Two American philanthropists alone, in other words, will have contributed more to alleviate poverty and disease than the UN's principal development arm. Between them they will have given a sum amounting to about a third of the entire official UK contribution. (Underscoring mine.)

No other nation on earth has the capacity to produce individuals with the wherewithal and the motivation to extend such generosity.

Although official aid is famously lower in the United States than in most of the industrialised world, Americans are, of course, more inclined to give to charity than is almost any other population. Last year they contributed a little over 2 per cent of their gross domestic product, compared with 0.7 per cent in the UK. Of course the bulk of US giving is directed at domestic needs, much of it in the form of giving to local communities and churches. But that doesn't detract from the sheer scale of American generosity. Why is it so large? Income distribution presumably plays a role. Inequality has risen dramatically in the US in the past 25 years. The top 5 per cent of households made more than 21 per cent of total income in 2003, up from 16 per cent 40 years ago. At the very top, the growth in income has been even more spectacular.

Too much can be made of this. It's often forgotten in debates both inside and outside the US that America has some extremely generous expensive social insurance programmes. Social Security, for example, the public pension system, is actually rather more generous than many in Europe, including Britain's. But there's no denying that in terms of their own perception of their relationship to the State and its role in their lives, Americans are substantially different.


Because the comparison made with the Ikea owner in the original article highlighted by Go Figure was not really serious with regard to their serious philanthropy mission, this bit of news should make even bigger the already undisputed biggest private philanthropic organization in the world.

It might serve us better to remember the next time we are tempted to gratuitously trash the US, that these two distinguished persons are Americans, too.

And to end on a lighter trivia. It was also reported that Mr. Buffett will bequeath to his children the not too generous sum (according to him) of one billion dollars. But as I distinctly recall when Bill Gates just had his first son, he also made a similar announcement. And for how much? His was for a more frugal inheritance, something like 25 million dollars for his son.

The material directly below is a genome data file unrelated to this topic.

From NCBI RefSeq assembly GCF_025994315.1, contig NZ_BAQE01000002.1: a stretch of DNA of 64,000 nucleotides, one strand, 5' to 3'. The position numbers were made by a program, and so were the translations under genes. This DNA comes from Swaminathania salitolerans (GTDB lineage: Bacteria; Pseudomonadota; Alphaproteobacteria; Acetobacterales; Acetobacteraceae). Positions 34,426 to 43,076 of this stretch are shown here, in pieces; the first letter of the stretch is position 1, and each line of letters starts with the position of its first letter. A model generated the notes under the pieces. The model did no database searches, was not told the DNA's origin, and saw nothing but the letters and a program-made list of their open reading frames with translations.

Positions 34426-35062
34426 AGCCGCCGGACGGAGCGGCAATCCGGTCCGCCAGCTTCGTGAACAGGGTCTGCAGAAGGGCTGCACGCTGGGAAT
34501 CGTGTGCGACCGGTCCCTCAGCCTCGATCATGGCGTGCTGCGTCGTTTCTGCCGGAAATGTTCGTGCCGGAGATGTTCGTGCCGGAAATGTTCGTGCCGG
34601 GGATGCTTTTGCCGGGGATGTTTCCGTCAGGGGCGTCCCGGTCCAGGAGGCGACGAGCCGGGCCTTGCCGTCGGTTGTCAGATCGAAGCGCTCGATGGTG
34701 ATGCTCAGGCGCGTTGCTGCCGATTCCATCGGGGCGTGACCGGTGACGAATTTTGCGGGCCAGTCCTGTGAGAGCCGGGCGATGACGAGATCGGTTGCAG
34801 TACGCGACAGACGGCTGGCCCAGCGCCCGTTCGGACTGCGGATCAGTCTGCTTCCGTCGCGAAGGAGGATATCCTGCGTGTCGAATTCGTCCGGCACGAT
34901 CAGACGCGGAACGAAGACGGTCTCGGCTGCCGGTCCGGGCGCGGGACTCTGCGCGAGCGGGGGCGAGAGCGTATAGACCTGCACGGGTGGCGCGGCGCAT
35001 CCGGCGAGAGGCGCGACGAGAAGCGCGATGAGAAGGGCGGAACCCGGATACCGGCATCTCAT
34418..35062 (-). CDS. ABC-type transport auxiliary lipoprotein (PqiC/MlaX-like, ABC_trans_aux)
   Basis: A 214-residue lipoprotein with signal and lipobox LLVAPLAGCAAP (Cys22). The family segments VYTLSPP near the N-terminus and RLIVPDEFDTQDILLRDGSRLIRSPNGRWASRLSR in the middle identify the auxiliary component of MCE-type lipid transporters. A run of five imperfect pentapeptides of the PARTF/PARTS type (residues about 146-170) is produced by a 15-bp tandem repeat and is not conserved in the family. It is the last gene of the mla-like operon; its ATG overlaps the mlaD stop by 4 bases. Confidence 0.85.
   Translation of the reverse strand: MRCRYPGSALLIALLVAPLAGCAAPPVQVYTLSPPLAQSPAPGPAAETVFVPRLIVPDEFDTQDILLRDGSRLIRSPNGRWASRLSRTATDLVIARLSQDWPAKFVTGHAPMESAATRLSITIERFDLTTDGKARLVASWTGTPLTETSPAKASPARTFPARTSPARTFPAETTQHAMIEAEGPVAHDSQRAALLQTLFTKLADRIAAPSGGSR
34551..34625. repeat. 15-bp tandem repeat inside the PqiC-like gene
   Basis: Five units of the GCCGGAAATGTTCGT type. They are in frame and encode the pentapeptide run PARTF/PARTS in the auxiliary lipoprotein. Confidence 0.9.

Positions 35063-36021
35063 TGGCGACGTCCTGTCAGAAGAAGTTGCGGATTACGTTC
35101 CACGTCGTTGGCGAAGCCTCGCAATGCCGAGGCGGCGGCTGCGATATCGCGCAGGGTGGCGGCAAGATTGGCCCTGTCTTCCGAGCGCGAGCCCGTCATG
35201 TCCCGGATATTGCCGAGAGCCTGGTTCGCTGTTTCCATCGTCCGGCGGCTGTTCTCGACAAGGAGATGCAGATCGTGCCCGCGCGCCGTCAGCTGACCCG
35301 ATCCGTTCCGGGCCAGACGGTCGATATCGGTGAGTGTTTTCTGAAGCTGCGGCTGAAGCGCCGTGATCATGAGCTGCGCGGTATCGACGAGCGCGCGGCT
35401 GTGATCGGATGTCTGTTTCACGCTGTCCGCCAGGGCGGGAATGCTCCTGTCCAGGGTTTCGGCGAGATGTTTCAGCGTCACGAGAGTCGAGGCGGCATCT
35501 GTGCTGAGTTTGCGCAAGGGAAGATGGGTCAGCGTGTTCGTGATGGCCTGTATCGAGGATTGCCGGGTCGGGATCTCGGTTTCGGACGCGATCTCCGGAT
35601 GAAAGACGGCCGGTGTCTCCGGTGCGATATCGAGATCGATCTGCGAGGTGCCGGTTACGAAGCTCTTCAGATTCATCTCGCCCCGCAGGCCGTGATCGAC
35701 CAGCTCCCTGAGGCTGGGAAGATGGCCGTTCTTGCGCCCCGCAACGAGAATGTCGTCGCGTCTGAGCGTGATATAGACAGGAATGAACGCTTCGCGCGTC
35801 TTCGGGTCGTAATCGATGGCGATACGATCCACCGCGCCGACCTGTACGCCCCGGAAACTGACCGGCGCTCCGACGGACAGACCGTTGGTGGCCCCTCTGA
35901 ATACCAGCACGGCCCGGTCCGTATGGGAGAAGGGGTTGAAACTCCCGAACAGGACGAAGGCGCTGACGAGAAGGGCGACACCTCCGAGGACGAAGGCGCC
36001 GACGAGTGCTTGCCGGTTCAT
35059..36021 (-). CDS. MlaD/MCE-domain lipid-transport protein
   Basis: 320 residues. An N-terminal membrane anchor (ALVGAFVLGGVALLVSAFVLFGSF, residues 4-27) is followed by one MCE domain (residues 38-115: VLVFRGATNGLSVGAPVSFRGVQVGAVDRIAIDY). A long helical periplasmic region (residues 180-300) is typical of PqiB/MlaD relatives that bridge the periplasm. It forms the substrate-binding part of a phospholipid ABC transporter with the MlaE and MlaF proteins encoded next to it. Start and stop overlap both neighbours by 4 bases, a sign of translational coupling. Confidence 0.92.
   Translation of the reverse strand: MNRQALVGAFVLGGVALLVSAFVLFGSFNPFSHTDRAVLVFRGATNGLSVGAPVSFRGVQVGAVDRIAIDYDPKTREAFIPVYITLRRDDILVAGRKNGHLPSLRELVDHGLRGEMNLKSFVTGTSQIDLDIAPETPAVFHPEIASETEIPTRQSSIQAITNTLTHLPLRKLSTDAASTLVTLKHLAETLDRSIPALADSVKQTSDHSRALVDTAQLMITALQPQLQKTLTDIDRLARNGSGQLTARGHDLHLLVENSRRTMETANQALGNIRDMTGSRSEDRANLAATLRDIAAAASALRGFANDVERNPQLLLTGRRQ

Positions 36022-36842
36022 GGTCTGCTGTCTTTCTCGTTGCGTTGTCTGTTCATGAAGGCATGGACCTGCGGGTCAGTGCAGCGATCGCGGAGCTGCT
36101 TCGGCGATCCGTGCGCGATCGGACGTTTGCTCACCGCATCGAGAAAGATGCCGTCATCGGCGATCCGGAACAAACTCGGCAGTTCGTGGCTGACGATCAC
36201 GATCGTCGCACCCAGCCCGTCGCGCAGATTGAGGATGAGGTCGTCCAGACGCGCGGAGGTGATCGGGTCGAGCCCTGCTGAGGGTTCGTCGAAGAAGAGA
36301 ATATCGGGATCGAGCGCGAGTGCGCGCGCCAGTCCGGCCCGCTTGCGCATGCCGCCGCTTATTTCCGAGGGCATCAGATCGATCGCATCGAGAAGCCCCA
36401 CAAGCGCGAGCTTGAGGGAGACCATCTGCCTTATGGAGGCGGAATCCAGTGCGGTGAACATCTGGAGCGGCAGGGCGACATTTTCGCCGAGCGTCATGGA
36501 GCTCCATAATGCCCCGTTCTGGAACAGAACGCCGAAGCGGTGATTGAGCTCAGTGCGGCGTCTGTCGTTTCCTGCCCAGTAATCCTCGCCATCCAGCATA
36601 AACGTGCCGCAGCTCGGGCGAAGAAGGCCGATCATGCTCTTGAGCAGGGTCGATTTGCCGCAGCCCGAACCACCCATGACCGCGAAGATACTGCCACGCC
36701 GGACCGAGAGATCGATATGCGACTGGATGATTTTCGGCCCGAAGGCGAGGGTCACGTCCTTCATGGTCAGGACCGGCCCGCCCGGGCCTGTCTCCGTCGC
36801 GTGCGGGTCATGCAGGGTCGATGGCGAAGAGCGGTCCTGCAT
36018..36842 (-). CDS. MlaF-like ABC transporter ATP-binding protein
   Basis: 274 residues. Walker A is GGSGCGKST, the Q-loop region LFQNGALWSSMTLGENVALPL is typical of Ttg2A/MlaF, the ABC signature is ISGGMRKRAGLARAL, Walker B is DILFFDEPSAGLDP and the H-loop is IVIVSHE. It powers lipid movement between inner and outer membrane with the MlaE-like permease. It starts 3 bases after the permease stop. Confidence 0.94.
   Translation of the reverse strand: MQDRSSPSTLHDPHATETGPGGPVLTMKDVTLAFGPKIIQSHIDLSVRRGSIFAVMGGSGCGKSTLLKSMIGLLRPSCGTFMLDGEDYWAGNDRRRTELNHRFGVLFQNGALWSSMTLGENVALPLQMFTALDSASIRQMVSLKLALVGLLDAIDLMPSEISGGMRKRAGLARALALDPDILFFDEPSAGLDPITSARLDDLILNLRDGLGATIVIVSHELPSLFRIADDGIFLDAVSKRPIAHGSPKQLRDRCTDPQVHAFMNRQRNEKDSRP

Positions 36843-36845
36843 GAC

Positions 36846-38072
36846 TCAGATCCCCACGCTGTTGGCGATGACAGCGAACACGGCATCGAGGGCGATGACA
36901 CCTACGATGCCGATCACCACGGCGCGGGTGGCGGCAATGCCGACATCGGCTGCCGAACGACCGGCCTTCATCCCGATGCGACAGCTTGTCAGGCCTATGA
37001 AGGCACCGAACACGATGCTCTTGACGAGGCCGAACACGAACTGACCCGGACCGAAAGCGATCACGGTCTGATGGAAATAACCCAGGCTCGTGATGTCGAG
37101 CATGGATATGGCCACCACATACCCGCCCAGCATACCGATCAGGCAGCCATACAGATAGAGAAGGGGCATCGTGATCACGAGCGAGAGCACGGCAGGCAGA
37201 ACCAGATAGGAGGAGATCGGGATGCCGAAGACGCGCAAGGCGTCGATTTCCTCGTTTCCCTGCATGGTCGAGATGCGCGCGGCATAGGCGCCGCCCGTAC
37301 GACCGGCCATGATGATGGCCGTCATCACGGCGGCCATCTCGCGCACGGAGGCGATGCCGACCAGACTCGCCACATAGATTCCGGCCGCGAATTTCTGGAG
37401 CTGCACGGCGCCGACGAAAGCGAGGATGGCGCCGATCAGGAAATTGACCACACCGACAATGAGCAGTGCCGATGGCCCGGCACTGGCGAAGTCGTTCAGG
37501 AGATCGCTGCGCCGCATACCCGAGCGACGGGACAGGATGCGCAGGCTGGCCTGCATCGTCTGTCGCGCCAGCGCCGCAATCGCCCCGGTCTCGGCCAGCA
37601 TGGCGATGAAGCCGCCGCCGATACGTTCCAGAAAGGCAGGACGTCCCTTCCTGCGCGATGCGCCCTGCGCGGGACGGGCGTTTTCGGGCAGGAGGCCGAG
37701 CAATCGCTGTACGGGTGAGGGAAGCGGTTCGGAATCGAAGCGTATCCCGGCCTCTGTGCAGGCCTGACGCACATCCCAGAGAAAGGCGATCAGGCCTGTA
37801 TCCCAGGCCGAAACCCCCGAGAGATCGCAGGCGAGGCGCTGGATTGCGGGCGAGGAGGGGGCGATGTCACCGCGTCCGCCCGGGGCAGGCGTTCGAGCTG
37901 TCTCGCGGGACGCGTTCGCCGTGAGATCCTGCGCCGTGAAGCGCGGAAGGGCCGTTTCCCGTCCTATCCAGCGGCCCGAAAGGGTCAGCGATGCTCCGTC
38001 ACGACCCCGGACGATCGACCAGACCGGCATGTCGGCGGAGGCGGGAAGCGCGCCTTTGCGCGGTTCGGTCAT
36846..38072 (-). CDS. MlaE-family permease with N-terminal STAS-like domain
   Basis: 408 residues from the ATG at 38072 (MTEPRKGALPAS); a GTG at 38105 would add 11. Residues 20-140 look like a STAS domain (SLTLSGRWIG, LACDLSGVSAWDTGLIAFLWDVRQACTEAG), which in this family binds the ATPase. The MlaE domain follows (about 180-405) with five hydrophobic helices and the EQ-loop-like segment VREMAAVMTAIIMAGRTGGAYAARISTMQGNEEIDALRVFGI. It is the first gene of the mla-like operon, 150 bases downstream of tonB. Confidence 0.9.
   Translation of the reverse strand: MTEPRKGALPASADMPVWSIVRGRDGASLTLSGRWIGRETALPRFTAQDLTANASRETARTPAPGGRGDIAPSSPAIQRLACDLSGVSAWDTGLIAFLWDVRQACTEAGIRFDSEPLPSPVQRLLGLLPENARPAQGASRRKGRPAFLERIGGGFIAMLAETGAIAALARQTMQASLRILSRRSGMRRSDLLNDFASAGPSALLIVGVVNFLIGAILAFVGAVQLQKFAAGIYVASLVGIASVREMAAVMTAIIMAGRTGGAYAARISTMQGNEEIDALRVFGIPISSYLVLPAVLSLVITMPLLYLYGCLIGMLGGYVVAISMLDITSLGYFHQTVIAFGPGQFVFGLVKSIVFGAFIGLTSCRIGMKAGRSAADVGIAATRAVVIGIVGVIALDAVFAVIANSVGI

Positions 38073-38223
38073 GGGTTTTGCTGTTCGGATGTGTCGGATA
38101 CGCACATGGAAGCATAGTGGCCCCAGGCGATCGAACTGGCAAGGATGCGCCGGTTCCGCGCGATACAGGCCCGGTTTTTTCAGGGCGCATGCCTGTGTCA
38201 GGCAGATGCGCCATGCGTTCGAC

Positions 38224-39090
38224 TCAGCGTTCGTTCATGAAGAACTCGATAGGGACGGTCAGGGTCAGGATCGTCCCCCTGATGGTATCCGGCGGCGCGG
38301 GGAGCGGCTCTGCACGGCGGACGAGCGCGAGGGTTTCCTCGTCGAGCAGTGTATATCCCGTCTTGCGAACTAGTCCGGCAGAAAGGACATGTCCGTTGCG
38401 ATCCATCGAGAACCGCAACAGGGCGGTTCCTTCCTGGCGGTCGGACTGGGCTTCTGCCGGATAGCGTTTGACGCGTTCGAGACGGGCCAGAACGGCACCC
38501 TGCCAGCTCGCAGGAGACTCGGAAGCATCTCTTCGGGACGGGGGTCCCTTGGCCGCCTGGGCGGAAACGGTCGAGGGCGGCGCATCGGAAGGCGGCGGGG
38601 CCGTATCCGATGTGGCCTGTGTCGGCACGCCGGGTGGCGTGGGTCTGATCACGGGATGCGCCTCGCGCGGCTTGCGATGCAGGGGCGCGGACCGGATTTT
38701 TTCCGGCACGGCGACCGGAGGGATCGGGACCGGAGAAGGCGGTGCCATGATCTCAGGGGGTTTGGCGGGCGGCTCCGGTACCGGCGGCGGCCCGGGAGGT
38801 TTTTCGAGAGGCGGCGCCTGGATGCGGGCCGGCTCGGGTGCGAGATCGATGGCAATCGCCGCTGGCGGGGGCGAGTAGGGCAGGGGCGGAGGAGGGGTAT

If you are still conscious and alert, just remember that to a rich man those mentioned amounts are like the way we ordinary mortals value a 100 or a 1000 dollars.

Friday, June 23, 2006

Currencies Of The European Union

Map Big europe.lg.map

Euros:
Euros
As of this writing there are 25 member states in the European Union (EU) and here is a chronology of when each became a member:

1958: Belgium, France, Germany, Italy, Luxembourg, The Netherlands

1973: Denmark, Ireland, United Kingdom

1981: Greece

1986: Portugal, Spain

1995: Austria, Finland, Sweden

2004: The Czech Republic, Cyprus, Estonia, Hungary, Latvia, Lithuania, Malta, Poland, Slovakia, Slovenia

Possible member candidates:
Croatia, Macedonia, and Turkey

Other Potential Member states:
The remaining states in the Balkans (Albania, Bosnia and Herzegovina, Montenegro and Serbia, including Kosovo)

Those who failed to join or left:
Norway, Greenland, Morocco, and Switzerland.

Other Future Prospects:
Armenia, Cape Verde, Georgia, Iceland, Moldova , and Ukraine

And include the European Microstates:
Liechtenstein, Monaco, and Vatican City

And More:
Macaronesia Region composed of Cape Verde(named above), Azores and Madeira, and Spanish Canary Islands; then, Azerbaijan, Faroe Islands, Iceland, and San Marino.

However, there are only 12 member countries using the EU currency, the euro:
Austria, Belgium, Finland, France, Germany, Greece, Ireland, Italy, Luxembourg, the Netherlands, Portugal and Spain.(Coins and notes were released only on 1 January 2002.)

But the following non-members also use the euro currency: Andorra, the Holy See, Monaco and San Marino.

Click to read more.

Thursday, June 22, 2006

In The Blogosphere: Heading For A Fall?

How easily we understand that other people resent the man who seeks to raise himself above them, seeking to appear better and more learned.


logo_dailykos
These days media and the blogosphere are causing observable signs of a falling out for a man and his blog, which man has gained prominence and high regard in the blogosphere like no other, in terms of time and circumstance.

And maybe some, including this humble blogger, may have now consequently revisited some earlier disquieting thoughts on how a kind of unwanted metamorphosis has been wrought on this once unassuming and angelic-looking young immigrant from Central America.